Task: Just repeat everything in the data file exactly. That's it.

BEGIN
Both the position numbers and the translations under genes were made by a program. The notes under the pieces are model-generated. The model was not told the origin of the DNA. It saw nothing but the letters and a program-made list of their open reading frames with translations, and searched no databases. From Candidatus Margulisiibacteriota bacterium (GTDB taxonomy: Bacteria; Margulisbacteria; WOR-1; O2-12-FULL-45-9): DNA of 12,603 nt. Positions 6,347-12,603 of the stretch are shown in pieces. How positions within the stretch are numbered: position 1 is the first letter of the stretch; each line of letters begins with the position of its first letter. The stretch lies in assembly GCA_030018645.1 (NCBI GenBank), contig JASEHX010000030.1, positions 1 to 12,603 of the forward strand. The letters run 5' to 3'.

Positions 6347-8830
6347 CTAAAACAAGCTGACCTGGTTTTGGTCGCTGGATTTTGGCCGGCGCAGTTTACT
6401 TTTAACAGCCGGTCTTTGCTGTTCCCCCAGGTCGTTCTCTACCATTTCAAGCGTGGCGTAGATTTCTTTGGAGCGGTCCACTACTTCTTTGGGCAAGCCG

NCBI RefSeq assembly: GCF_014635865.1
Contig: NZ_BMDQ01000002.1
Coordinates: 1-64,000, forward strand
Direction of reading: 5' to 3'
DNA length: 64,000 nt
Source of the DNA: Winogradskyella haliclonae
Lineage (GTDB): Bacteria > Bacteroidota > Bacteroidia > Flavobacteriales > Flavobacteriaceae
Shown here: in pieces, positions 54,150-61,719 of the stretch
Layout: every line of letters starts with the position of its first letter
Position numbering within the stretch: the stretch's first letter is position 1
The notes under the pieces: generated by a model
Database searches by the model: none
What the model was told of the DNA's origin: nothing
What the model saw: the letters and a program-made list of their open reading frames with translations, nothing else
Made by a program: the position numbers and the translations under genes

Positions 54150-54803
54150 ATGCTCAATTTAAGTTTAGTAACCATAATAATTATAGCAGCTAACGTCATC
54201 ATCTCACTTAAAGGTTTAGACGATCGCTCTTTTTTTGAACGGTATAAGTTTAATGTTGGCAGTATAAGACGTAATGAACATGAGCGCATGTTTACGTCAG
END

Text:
Both the position numbers and the translations under genes were made by a program. The notes under the pieces are model-generated. The model was not told the origin of the DNA. It saw nothing but the letters and a program-made list of their open reading frames with translations, and searched no databases. From Candidatus Margulisiibacteriota bacterium (GTDB taxonomy: Bacteria; Margulisbacteria; WOR-1; O2-12-FULL-45-9): DNA of 12,603 nt. Positions 6,347-12,603 of the stretch are shown in pieces. How positions within the stretch are numbered: position 1 is the first letter of the stretch; each line of letters begins with the position of its first letter. The stretch lies in assembly GCA_030018645.1 (NCBI GenBank), contig JASEHX010000030.1, positions 1 to 12,603 of the forward strand. The letters run 5' to 3'.

Positions 6347-8830
6347 CTAAAACAAGCTGACCTGGTTTTGGTCGCTGGATTTTGGCCGGCGCAGTTTACT
6401 TTTAACAGCCGGTCTTTGCTGTTCCCCCAGGTCGTTCTCTACCATTTCAAGCGTGGCGTAGATTTCTTTGGAGCGGTCCACTACTTCTTTGGGCAAGCCG

NCBI RefSeq assembly: GCF_014635865.1
Contig: NZ_BMDQ01000002.1
Coordinates: 1-64,000, forward strand
Direction of reading: 5' to 3'
DNA length: 64,000 nt
Source of the DNA: Winogradskyella haliclonae
Lineage (GTDB): Bacteria > Bacteroidota > Bacteroidia > Flavobacteriales > Flavobacteriaceae
Shown here: in pieces, positions 54,150-61,719 of the stretch
Layout: every line of letters starts with the position of its first letter
Position numbering within the stretch: the stretch's first letter is position 1
The notes under the pieces: generated by a model
Database searches by the model: none
What the model was told of the DNA's origin: nothing
What the model saw: the letters and a program-made list of their open reading frames with translations, nothing else
Made by a program: the position numbers and the translations under genes

Positions 54150-54803
54150 ATGCTCAATTTAAGTTTAGTAACCATAATAATTATAGCAGCTAACGTCATC
54201 ATCTCACTTAAAGGTTTAGACGATCGCTCTTTTTTTGAACGGTATAAGTTTAATGTTGGCAGTATAAGACGTAATGAACATGAGCGCATGTTTACGTCAG